The Daily Telegraph
Tracks devoted to the railways – The Smith Quartet’s new recording will be launched in a train carriage.
The train now leaving… A first class train lounge isn’t an obvious choice of venue for launching a CD. But it seemed just right for the Smith Quartet’s new CD of Steve Reich’s 1988 classic Different Trains, released next Monday on the Signum label.
Different Trains: first class evocation of a vanished era
It’s a piece that mingles the sound of string quartets (live and pre-recorded) with the sound of trains, though not the prosaic sounds we hear these days: they’re the richly evocative whistles and horns and harsh metallic scrapes of American and European trains from the 1930s and 1940s.
Reich’s piece is an evocation of a vanished era, but it’s much more than that. It’s also connected with his own disrupted childhood, and the sinister uses of trains during the war in eastern Europe.
But none of this was on his mind when he started. "What got me going was technology. I’d made tape pieces out of little bits of speech in the ’60s, treating them almost as if they were musical phrases which could be repeated.
Then in 1988 I first came across a digital sampler, which really excited me because it gave me a way of repeating phrases at intervals in a precisely timed way. I didn’t know what to do with this idea, until I got a request from the American patroness Betty Freeman, for a new string quartet to be performed by the Kronos Quartet. So I thought, why not create a piece where the quartet would pick up and develop the melodies hidden in verbal phrases".
It’s a wonderfully simple, even naïve idea, which Reich has since combined with images in his "video opera-documentaries" such as Three Tales. But progress to begin with was slow, because Reich didn’t at first know what speech material to use.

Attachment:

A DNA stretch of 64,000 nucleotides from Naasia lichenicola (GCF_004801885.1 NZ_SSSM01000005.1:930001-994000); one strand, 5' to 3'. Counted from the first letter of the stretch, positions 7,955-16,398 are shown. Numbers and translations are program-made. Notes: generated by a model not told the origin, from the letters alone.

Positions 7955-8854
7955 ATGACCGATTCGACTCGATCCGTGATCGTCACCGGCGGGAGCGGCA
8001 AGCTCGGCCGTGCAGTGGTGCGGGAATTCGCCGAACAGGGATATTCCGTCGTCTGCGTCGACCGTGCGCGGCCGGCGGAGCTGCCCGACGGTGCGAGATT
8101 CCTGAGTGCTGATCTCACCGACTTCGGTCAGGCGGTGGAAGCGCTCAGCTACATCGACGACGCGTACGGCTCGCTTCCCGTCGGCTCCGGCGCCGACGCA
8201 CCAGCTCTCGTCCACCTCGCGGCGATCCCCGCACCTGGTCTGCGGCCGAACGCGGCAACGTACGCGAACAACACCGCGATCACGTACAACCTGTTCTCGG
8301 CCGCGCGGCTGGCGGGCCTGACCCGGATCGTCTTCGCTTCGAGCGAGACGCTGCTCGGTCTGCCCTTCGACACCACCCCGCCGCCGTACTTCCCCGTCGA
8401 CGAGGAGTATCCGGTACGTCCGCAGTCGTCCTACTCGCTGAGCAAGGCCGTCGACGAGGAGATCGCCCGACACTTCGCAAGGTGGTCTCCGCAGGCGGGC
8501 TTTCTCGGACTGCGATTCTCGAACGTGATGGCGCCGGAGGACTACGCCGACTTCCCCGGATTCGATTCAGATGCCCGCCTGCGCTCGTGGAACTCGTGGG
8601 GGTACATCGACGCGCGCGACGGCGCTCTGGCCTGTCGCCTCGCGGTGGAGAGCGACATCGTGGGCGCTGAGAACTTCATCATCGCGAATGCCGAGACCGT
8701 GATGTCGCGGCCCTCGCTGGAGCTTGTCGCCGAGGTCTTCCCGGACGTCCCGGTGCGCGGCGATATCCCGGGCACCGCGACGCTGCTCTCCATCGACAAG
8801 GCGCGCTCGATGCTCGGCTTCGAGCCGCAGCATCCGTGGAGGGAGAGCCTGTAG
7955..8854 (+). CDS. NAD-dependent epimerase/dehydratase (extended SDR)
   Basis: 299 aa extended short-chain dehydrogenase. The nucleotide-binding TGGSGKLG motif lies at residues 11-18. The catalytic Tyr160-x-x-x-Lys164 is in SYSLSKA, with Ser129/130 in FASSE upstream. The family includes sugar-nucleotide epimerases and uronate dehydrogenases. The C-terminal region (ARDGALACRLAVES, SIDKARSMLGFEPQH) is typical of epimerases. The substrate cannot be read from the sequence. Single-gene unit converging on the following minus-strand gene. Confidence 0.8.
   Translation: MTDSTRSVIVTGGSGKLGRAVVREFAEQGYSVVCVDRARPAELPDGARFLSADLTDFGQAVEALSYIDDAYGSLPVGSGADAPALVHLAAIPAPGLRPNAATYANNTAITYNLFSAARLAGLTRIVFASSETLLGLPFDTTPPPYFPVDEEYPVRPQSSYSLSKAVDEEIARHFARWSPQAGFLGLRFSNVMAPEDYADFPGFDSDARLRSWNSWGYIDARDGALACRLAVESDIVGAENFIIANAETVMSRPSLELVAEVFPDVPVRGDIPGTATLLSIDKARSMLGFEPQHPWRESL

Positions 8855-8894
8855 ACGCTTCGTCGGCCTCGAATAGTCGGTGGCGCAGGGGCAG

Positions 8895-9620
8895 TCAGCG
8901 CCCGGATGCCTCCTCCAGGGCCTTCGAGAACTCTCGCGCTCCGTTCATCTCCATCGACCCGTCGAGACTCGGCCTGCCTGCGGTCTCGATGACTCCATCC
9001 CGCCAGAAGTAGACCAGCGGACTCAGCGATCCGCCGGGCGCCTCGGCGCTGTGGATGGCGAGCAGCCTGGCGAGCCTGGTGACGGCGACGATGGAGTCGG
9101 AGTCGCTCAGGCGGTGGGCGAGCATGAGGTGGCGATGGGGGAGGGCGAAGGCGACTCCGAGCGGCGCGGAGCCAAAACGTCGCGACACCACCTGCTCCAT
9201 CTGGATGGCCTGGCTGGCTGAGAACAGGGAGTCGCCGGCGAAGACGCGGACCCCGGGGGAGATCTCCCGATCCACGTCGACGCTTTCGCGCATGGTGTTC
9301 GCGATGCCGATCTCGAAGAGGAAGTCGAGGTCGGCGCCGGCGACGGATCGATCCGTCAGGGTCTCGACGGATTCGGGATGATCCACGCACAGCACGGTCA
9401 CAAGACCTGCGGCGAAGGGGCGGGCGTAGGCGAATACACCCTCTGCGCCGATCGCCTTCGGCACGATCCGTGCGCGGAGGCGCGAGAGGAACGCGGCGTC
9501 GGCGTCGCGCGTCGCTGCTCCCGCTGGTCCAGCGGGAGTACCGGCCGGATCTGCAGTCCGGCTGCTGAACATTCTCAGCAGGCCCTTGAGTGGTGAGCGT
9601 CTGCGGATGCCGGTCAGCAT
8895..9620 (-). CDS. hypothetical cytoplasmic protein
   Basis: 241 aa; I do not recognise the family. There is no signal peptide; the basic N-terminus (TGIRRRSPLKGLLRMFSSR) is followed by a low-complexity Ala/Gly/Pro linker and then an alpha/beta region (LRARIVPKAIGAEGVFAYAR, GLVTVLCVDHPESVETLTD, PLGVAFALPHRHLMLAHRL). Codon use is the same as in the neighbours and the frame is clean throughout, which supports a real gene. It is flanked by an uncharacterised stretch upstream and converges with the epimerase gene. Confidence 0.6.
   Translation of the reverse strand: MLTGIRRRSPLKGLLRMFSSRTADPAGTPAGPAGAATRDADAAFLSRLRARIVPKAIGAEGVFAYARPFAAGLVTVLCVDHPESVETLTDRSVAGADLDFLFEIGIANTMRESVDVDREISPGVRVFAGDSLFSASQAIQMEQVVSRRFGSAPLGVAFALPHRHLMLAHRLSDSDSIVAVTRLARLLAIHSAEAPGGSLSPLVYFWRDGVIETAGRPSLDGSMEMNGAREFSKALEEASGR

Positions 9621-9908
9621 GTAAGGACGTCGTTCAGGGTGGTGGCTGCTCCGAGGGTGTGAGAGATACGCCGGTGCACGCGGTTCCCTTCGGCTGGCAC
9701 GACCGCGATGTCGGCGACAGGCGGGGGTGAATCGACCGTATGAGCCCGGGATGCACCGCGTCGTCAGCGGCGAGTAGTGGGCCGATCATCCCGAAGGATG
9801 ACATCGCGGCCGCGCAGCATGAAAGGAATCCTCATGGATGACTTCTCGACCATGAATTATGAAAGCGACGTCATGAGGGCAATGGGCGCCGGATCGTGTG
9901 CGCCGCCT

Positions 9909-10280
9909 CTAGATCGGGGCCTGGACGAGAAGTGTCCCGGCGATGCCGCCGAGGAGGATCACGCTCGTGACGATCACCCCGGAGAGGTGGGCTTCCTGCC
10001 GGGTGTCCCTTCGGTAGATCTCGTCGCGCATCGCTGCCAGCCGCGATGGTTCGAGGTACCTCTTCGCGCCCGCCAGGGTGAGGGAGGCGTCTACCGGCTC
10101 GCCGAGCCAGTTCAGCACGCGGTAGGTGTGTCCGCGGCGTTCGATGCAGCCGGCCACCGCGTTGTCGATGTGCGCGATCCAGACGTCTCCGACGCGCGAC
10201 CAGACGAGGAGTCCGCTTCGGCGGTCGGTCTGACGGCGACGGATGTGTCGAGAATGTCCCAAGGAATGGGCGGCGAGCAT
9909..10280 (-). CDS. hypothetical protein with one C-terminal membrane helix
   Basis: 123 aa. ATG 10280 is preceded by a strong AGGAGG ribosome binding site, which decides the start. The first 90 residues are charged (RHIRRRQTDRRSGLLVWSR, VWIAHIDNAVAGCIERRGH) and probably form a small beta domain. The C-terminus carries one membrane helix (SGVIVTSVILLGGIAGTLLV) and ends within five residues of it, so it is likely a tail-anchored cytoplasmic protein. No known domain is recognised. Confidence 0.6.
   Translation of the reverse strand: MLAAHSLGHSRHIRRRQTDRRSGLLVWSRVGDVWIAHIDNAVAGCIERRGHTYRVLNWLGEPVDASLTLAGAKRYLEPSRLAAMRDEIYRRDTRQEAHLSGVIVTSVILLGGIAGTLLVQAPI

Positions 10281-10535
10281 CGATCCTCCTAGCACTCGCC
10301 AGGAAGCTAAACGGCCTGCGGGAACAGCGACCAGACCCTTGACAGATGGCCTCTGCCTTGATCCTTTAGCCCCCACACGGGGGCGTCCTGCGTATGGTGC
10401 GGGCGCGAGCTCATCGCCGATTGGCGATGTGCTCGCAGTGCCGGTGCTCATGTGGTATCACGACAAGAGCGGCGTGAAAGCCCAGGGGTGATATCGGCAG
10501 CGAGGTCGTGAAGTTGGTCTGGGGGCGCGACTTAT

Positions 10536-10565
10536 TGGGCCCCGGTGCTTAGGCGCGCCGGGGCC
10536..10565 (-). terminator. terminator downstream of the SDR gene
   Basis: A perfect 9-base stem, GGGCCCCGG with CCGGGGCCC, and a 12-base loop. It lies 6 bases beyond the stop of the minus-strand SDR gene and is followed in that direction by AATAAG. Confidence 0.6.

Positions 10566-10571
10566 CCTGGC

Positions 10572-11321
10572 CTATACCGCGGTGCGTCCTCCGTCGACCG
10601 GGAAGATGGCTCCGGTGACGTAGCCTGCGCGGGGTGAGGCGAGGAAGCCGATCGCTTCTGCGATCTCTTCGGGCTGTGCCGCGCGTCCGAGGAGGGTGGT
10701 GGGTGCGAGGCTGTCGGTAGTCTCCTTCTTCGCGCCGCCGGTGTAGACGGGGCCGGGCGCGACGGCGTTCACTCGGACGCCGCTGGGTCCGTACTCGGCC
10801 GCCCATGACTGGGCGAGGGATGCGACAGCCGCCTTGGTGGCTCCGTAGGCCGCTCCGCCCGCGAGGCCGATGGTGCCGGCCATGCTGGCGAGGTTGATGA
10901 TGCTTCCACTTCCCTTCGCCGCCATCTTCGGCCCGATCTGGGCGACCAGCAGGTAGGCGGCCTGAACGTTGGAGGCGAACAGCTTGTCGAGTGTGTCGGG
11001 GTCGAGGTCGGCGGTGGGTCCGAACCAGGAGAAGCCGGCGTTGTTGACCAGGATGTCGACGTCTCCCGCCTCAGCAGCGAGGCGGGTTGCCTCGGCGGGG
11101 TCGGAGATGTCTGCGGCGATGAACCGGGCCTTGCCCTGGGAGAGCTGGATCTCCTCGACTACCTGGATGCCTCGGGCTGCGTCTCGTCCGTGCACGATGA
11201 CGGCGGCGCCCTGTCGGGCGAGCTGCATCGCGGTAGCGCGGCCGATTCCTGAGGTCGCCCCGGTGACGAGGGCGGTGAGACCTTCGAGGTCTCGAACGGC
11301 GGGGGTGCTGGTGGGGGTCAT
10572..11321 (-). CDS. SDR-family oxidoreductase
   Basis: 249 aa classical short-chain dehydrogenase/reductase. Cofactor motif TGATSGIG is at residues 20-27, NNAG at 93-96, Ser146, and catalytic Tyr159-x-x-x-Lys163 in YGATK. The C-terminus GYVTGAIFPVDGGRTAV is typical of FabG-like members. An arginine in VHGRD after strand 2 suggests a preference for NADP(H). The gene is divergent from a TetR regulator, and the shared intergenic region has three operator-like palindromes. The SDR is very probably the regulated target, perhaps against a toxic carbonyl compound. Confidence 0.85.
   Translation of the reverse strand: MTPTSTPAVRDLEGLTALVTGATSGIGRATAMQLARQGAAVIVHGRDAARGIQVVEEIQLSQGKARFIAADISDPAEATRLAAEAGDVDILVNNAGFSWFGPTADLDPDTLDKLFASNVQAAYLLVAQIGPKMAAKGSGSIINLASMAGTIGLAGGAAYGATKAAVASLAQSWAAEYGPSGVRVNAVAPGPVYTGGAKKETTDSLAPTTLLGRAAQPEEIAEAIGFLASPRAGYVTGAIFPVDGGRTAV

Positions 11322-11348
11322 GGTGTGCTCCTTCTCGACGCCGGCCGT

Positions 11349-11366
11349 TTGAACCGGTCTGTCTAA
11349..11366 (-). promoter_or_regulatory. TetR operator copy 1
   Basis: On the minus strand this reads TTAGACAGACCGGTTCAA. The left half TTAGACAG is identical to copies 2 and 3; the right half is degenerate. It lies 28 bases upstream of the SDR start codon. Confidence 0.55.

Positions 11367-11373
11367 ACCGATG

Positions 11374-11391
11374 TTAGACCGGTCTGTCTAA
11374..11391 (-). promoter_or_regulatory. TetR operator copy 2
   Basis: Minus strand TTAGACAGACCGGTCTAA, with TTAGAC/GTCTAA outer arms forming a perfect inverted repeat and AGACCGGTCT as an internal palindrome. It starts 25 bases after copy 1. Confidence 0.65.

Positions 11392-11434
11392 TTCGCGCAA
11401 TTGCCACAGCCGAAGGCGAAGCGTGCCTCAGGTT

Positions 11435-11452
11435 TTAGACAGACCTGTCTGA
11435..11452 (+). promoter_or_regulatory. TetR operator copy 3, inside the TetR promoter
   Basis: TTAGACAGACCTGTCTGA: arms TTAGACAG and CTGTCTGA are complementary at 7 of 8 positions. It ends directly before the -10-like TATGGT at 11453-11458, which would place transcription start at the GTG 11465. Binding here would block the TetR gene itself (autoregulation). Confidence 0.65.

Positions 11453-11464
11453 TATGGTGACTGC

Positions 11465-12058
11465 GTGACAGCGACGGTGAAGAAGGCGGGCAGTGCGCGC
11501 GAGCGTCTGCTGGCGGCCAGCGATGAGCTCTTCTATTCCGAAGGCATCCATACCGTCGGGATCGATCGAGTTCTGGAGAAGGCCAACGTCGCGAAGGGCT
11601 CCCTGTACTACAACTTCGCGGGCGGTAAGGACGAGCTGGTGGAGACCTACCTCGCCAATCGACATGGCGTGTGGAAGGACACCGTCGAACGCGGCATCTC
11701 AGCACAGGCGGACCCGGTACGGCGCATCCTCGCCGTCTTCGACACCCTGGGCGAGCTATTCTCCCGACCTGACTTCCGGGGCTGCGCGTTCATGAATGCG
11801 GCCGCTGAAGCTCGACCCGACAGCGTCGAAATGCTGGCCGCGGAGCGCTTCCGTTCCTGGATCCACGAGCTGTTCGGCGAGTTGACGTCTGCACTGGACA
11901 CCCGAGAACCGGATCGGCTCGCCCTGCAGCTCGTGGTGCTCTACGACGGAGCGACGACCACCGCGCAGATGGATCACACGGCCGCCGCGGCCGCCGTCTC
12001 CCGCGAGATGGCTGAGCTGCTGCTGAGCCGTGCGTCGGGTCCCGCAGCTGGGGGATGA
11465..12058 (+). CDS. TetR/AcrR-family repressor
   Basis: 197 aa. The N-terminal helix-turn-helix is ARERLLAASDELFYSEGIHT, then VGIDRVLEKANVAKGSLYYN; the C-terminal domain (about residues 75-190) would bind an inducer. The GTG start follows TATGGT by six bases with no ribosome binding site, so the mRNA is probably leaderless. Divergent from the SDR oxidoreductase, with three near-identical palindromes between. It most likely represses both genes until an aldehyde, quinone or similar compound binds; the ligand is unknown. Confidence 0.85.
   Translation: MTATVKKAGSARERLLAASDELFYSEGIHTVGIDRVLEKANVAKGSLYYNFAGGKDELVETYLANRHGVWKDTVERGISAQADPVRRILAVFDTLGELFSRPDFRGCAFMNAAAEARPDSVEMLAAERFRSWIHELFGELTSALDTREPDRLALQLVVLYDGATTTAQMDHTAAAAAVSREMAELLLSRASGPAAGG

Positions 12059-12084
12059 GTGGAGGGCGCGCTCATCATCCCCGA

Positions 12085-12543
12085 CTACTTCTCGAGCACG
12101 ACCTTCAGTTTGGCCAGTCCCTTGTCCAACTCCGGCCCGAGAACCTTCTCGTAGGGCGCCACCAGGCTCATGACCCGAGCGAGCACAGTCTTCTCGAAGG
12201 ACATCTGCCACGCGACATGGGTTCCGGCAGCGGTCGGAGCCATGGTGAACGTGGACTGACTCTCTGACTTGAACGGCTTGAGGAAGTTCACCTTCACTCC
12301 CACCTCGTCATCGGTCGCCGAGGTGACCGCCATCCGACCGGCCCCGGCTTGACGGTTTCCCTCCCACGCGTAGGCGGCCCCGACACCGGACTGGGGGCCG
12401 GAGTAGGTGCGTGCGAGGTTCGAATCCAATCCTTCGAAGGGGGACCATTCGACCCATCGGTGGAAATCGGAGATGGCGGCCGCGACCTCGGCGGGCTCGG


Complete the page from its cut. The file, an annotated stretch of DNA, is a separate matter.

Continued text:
At first he thought of using archive recordings of Hungarian composer Bela Bartók, one of Reich’s heroes and composer of the greatest quartets of the 20th century, but he abandoned it ("I realised you don’t want him sitting on your shoulder when you’re writing a string quartet.")
Then one day the idea of trains and the reminiscences of people who travelled in them came "like a light-bulb" into his head. "I’d spent a lot of time travelling on trains across the US between my parents, who had divided custody of me after they divorced. I used to make these trips with my nursemaid Victoria, and as she was still alive I started by recording her. Then I discovered one or two very old retired stewards of the old Pullman trains, and they were happy to talk about the old days."
But what about the European connection? Was that a later thought? "No, it came straight away, because when I imagined myself travelling across the US I thought of those other little Jewish boys forced to travel by train at the same time, who never came back from their journey. I was told of a recorded archive of Holocaust survivors".
Reich’s piece features the voices of Holocaust survivors
The fleeting voices of those survivors can be heard in the second movement of Reich’s piece: "Lots of cattle wagons there – they shaved us – they tattooed a number on our arms". It’s a dark and compelling piece, but there’s a hint of radiance at the end, where one survivor remembers "they loved to listen to the singing, the Germans".
When she stopped singing they said, "More, more". But it’s only a hint, as you’d expect from this most honest and least sentimental of composers.
"Yes, the oppressors are touched by music, but only for a minute. Afterwards they go back to their killing. If there’s one thing we learned from the war, it’s that artistic sensitivity doesn’t make anybody into a finer human being".